(1) To be born in a time when the Buddha has appeared. There are many dark aeons without Buddhas and only very few illuminated by their presence.

(2) To be born in a time when the Buddha has taught. In some circumstances Buddhas appear and pass away without teaching.

(3) To be born when the teaching of the Buddha is alive is to enjoy particular good fortune. At present there still are teachers propounding the Dharma.

(4) To be born where the Dharma is practised. The example of others who are practising is a great encouragement.

(5) To be born in a place where you find a means of support. Material necessities become available when all your energies are dedicated to the practice of Dharma: Luipa was living on the offal of a fish and Milarepa lived on nettle soup. How can you do this while you are so attached to pleasure?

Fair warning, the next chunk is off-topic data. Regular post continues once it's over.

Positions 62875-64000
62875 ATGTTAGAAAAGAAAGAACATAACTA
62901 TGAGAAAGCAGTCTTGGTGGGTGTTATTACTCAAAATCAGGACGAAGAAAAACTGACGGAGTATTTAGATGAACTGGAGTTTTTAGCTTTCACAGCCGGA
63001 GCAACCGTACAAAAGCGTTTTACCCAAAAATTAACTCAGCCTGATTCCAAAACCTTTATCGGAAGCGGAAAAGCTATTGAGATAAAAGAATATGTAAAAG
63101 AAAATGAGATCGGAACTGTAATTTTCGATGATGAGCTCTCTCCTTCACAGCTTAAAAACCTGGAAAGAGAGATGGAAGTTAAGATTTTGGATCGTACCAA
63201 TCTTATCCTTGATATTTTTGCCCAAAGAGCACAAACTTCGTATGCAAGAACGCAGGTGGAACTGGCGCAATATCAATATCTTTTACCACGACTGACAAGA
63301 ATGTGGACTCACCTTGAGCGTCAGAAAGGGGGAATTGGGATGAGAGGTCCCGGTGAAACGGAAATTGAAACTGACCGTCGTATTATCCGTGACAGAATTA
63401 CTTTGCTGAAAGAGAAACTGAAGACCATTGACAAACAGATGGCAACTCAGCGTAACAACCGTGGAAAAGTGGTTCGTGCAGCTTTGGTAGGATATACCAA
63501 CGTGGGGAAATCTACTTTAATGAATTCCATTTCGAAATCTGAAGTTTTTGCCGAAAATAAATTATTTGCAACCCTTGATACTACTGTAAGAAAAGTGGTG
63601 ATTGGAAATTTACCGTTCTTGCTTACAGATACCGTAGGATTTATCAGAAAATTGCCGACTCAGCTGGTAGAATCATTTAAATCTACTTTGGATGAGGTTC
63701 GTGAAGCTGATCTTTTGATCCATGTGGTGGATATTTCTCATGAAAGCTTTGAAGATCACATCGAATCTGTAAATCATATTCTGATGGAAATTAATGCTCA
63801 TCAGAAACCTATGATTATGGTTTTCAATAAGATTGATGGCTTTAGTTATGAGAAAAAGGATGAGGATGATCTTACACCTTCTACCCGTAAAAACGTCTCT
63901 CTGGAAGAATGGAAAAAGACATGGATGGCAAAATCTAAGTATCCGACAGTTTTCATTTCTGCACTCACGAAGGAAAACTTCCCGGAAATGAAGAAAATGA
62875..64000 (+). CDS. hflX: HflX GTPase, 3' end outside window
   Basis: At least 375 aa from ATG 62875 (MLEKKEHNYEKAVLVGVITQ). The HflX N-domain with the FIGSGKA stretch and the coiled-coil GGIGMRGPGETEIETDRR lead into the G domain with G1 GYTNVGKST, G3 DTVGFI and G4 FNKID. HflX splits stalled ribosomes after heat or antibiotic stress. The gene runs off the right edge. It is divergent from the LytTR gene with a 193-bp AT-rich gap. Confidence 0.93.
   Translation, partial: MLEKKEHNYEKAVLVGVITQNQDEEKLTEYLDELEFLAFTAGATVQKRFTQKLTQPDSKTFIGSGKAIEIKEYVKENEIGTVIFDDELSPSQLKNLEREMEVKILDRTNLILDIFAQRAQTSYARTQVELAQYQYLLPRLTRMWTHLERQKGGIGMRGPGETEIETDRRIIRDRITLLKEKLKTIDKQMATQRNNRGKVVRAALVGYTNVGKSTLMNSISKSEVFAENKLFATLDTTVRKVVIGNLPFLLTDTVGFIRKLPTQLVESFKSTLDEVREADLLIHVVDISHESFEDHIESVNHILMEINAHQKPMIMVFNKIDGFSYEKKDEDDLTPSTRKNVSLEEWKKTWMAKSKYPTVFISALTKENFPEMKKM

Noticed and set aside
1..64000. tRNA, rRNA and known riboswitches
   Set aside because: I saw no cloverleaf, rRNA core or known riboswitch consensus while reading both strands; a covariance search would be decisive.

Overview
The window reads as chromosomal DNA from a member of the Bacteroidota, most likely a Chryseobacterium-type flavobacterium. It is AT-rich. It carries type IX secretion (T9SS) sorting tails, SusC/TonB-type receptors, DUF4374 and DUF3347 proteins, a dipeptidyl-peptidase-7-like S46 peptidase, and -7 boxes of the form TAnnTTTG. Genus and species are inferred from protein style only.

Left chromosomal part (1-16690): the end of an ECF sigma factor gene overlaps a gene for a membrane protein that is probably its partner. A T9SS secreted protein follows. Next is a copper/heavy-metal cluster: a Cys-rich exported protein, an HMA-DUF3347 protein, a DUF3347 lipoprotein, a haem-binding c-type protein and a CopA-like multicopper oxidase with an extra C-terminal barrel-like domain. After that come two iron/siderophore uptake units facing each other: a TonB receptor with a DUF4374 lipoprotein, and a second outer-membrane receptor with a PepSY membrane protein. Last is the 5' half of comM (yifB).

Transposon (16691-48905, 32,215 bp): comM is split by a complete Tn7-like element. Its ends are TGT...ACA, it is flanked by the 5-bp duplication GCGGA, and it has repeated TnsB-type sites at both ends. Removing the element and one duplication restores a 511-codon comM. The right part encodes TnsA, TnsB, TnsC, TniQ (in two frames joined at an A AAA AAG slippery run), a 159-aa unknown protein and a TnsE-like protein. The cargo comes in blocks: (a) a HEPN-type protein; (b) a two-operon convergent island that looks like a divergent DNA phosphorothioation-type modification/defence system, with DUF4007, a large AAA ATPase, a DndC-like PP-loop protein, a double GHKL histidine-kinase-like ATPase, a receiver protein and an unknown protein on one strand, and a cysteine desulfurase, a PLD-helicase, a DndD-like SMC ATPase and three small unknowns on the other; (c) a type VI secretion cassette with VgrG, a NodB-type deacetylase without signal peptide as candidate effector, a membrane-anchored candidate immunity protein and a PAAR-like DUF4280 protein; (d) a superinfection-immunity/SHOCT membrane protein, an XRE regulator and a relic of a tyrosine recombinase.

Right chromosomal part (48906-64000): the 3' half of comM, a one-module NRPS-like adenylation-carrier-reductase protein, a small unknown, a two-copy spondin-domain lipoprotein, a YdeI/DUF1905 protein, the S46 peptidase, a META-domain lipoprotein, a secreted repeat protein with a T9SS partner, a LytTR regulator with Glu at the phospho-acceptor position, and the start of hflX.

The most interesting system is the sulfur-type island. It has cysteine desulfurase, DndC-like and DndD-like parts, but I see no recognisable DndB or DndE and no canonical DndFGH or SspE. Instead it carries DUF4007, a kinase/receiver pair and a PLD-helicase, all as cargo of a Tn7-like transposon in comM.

It is very rare to be endowed with these eighteen conditions at one time.

When you recognise the true value of your precious rebirth you are like the man who realises that he has found gold. Brass, copper and other metals shine like gold, but gold has its own inimitable qualities.

At this moment you are midway between the higher and lower realms. If you fail to act virtuously, you will definitely lose this precious opportunity. To be convinced of this point brings about the decision to practise Dharma.

By means of this rebirth, through work and study, you can attain all worldly goals and happiness.

However, these are not important compared with the goal of the full enlightenment of Buddhahood.

Liberation is achieved by the correct use of the precious rebirth and is not automatically produced by the eighteen conditions.

Even if you possessed all the wealth of the universe, it would not help to attain liberation.